Recorded: February 19, 2020
Event: Contextualizing Iranian Religions in the Ancient World - 14th Melammu Symposium
Citation: Haubold, Johannes. "The Magus in Hell," Contextualizing Iranian Religions in the Ancient World - 14th Melammu Symposium. February 19, 2020
by Johannes Haubold (Princeton University)
The Magus in Hell
This paper looks at Lucian’s satirical dialogue, Menippus, which prominently features a man called Mithrobarzanes, ‘one of the Magi, Zoroaster’s disciples and successors.’ With the help of this man, the protagonist of the dialogue descends to the underworld and there learns what truly matters in human life. Scholars have long compared this storyline to Iranian visions of hell and the afterlife (notably the vision of Kerdīr) but have not, in my view, sufficiently considered the context of philosophical and religious polemic in Antonine Syria to which Lucian responds. This paper aims to do just that. I first consider the framing account of a young man who despairs of Greek philosophy and turns to non-Greek traditions instead. Similar accounts from elsewhere in the region (e.g., Justin Martyr, Dialogue with Trypho) suggest a veritable crisis of philosophy, which not only challenged intellectual hierarchies between Greek and non-Greek systems of thought, but also internally transformed those systems. Second, I consider Mithrobarzanes’ characterization as a ‘Chaldean’ and ask how his ability to lead Menippus down into a realm of squalid corporeality relates to the theurgic systems for raising the soul to a spiritual realm (anagōgē) that Chaldean thinkers from Syria were developing at around the same time. The picture that emerges from my argument is one of complex (and to Lucian hilarious) entanglements between Iranian, Greek, and Syrian philosophy and religion.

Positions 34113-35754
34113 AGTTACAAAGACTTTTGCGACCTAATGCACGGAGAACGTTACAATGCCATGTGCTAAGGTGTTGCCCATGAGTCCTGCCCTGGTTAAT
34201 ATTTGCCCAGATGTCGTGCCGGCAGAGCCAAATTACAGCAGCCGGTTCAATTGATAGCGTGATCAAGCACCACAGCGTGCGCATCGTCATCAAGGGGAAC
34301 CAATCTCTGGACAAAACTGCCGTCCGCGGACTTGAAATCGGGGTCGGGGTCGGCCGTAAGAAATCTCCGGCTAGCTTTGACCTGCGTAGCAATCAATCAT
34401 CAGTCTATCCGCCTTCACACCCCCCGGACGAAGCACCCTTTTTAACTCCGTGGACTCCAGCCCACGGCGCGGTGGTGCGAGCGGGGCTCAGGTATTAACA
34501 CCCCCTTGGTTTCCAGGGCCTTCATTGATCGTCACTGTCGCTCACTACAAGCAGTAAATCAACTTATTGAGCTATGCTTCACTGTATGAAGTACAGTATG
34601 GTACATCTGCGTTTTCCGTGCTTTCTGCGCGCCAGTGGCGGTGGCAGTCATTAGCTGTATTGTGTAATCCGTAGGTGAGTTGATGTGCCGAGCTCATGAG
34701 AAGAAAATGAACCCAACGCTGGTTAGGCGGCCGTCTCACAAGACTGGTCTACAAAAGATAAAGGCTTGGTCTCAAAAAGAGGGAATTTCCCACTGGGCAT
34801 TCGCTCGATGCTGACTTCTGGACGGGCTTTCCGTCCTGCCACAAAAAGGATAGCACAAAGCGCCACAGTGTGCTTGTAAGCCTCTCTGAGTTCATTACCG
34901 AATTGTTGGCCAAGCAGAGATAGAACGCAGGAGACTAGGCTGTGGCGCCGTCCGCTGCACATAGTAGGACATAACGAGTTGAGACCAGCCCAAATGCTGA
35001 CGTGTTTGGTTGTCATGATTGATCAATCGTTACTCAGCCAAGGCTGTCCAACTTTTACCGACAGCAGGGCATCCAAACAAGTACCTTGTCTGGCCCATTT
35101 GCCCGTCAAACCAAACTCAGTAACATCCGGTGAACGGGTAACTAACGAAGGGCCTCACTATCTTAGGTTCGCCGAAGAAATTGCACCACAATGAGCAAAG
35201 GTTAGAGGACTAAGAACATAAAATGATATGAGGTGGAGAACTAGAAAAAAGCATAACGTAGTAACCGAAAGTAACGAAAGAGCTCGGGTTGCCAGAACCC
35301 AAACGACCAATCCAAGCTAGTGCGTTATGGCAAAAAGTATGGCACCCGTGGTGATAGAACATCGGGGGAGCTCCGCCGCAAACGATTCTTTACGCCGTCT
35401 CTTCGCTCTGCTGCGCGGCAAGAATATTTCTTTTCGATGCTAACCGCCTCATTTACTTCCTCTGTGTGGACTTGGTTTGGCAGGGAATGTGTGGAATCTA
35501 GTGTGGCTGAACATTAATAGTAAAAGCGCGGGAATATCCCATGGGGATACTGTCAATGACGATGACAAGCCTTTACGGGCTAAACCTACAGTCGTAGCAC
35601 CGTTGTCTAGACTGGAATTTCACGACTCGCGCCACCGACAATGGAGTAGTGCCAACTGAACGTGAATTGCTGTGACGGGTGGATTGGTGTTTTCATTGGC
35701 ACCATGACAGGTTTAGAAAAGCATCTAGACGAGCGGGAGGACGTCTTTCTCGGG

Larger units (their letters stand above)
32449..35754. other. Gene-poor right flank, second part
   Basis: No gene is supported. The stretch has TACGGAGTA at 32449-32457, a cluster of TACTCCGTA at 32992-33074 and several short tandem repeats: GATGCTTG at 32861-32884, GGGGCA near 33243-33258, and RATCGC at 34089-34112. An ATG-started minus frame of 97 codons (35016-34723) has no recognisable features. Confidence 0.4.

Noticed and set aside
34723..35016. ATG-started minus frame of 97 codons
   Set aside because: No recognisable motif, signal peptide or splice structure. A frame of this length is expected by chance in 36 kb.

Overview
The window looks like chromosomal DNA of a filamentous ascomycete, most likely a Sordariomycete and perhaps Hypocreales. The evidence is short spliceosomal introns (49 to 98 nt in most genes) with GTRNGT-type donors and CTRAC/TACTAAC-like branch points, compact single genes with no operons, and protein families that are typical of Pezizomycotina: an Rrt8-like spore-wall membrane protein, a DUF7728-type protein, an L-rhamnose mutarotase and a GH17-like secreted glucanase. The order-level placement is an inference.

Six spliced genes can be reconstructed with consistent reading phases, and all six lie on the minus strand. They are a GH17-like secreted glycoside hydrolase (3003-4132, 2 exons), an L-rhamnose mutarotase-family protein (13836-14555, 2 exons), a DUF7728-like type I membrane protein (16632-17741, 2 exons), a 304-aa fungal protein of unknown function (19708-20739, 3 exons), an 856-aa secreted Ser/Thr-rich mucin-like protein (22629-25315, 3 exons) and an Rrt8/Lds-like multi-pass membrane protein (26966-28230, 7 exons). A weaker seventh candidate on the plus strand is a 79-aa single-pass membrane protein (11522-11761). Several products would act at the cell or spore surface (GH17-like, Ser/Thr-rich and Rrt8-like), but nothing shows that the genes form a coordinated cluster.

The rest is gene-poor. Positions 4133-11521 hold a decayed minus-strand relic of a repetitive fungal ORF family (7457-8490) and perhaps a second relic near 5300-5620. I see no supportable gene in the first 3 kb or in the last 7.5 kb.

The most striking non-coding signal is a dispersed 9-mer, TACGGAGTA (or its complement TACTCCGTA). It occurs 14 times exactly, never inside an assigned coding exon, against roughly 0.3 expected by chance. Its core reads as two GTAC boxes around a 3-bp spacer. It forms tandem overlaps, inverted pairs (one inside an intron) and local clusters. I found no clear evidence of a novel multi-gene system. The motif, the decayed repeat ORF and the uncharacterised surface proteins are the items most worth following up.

About the Speaker
After learning Akkadian as a Postdoctoral Fellow in Cambridge, Haubold became interested in Babylonian literature and its relationship to that of Greece: the monograph Greece and Mesopotamia: Dialogues in Literature, CUP 2013 (recipient of the PROSE Award in the category ‘Classics and Ancient History’) and ‘The Achaemenid Empire and the Sea’, an article that investigates how the Persians understood their invasion of Greece under Xerxes (Editor’s Choice in the 30th year edition of Mediterranean Historical Review) stem from that interest. He have also edited The World ofBerossos, with Gianni Lanfranchi, Robert Rollinger and John Steele (Harrassowitz 2013) and Keeping Watch in Babylon: The Astronomical Diaries in Context, with John Steele and Kathryn Stevens (Brill 2019). The Astronomical Diaries from Babylon, which are still barely known even among specialist scholars, formed the basis of ‘Chaldean’ astrology and thus deeply influenced the way people from across the ancient world lived their lives. He is also a member of the Academy of Europe and have held visiting fellowships at Harvard’s Center for Hellenic Studies and the University of Leiden, and a visiting professorship at the École Pratique des Hautes Études in Paris.